http://www.math.vanderbilt.edu/~schectex/ccc/choice.html)

Godel used impredicative definitions - but these are regarded as an evil
in mathematics

Quote from Godel
“ The solution suggested by Whitehead and Russell, that a proposition
cannot say something about itself , is to drastic... We saw that we can
construct propositions which make statements about themselves,… ((K Godel
, On undecidable propositions of formal mathematical systems in The
undecidable , M, Davis, Raven Press, 1965, p.63 of this work Dvis notes,
“it covers ground quite similar to that covered in Godels orgiinal 1931
paper on undecidability,” p.39.)

yet Godels has argued that impredicative definitions destroy mathematics
and
make it false

http://www.friesian.com/goedel/chap-1.htm

Godel uses the theory of types

In Godels second incompleteness theorem he uses the theory of types- but
with out the very axiom of reducibility that was required to make the
theory of types work.
As he states “ we shall depend on the theory of types as our means for
avoiding paradox” (K Godel , On undecidable propositions of formal
mathematical systems in The undecidable , M, Davis, Raven Press, 1965,
p.63 of this work Davis notes, “it covers ground quite similar to that
covered in Godels orgiinal 1931 paper on undecidability,” p. 46.) Russell
propsed the system of types to eliminate the paradoxes from mathematics.
But the theory of types has many problems and complications .One of the
devices Russell used to avoid the paradoxes in his theory of types was to
produce a hierarchy of levels. A big problems with this device , is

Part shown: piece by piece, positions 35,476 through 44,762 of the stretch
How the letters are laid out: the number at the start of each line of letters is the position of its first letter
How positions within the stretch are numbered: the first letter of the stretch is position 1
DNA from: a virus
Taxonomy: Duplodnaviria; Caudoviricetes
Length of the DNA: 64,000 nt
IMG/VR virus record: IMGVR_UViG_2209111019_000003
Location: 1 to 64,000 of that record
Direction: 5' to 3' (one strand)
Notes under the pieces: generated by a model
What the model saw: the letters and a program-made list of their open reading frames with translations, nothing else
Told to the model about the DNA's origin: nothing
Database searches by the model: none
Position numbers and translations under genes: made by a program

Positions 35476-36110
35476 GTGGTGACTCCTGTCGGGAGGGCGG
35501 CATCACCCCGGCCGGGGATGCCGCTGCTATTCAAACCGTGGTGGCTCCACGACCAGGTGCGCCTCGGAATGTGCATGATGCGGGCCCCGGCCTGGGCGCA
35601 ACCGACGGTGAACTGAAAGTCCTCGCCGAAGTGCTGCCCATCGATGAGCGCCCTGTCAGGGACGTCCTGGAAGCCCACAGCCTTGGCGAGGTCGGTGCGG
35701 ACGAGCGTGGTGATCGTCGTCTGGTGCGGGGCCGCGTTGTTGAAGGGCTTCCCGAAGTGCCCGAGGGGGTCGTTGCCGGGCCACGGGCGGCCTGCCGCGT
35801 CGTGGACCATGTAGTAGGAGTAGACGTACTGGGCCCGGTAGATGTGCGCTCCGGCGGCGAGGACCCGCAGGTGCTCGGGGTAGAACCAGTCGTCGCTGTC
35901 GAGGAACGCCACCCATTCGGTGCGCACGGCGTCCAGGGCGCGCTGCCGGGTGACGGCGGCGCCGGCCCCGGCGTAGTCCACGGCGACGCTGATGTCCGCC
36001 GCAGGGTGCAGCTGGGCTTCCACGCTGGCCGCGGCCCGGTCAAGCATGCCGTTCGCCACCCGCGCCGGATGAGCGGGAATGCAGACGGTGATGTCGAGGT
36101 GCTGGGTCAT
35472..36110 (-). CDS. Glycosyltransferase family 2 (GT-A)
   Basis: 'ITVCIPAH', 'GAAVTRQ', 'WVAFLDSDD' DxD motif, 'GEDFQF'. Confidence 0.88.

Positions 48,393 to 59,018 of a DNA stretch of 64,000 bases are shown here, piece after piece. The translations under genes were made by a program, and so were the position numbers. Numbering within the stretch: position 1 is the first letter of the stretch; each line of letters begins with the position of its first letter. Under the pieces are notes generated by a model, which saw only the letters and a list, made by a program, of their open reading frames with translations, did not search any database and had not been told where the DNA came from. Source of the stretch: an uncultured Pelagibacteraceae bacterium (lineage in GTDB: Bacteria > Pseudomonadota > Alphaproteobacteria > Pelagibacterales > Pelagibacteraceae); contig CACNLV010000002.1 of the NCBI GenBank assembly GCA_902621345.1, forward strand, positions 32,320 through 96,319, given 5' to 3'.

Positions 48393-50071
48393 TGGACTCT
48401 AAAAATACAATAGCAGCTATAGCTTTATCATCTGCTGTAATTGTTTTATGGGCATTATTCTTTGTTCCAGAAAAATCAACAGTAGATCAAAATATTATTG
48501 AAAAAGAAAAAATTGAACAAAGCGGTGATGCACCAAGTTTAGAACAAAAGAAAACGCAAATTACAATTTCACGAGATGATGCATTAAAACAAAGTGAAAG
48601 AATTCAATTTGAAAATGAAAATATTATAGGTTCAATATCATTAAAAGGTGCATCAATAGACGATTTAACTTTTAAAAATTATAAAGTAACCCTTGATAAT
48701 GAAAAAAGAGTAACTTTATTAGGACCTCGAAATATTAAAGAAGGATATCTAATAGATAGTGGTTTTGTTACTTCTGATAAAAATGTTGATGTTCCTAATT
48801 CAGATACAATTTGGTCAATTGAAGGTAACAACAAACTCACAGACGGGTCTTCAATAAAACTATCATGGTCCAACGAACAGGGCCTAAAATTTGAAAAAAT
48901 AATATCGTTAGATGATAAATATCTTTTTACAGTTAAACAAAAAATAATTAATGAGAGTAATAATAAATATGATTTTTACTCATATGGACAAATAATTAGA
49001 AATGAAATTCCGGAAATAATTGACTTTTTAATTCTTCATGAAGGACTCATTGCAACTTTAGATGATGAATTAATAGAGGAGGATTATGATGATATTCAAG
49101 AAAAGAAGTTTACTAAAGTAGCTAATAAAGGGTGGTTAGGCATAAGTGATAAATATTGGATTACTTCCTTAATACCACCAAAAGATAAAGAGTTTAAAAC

that the natural numbers have to be defined for each level and that
creates insuperable difficulties for proofs by inductions on the natural
numbers where it would more convenient to be able to refer to all natural
numbers and not only to all natural numbers of a certain level. This
device makes virtually all mathematics break down.
(http://planetmath.org/encyclopedia/AxiomOfReducibility.html) For example,
when speaking of real numbers system and its completeness, one wishes to
quantify over all predicates of real numbers…, not only of those of a
given level. In order to overcome this, Russell and Whitehead introduced
in PM the so-called axiom of reducibility – but as we have seen this Axiom
obliterates the distinction according to levels and compromises the
vicious-circle principle in the very specific form stated by Russell. But
The philosopher and logician Frank Ramsey (1903-1930) was the first to
notice that the axiom of reducibility in effect collapses the hierarchy of
levels, so that the hierarchy is entirely superfluous in presence of the
axiom. But in the second incompleteness theorem Godel does not use the
very axiom of reducibility Russell had to introduce to avoid the serious
problems with the theory of types.
(http://www.helsinki.fi/filosofia/gts/ramsay.pdf)
(http://planetmath.org/encyclopedia/AxiomOfReducibility.html)

thus we see that as promised godel uses the system of PM but this systems
axioms are invalid thus making godels incompleteness theorems a complete
falure and invalid

### Peter_Smith

Oct 2, 2007, 3:04:16 AM10/2/07
to

elsiemelsi wrote:
> The Australian philosopher colin leslie dean argues what Gödel proved he
> proved this with flawed and invalid axioms

And "philosopher" (ho! ho! ho!) Dean is plain wrong, for the reasons
that have been repeatedly explained here. Repeating elementary
mistakes doesn't make them any less silly mistakes.

All together now .....

Whatever you think about the cut-down-version of PM that Gödel proves
the incompleteness of, Gödel's reasoning applies equally to other
theories that don't involves types, choice or the like. As Gödel says,
loud and clear.

Whatever you think about the cut-down-version of PM that Gödel proves
the incompleteness of, Gödel's reasoning *about* this theory doesn't
draw on type structure or choice or any other fancy feature *in* the
theory. As Gödel says, loud and clear.

Elsiemelsi might like to heed the excellent advice "when in a hole,
stop digging". But why do I think that won't happen!

### elsiemelsi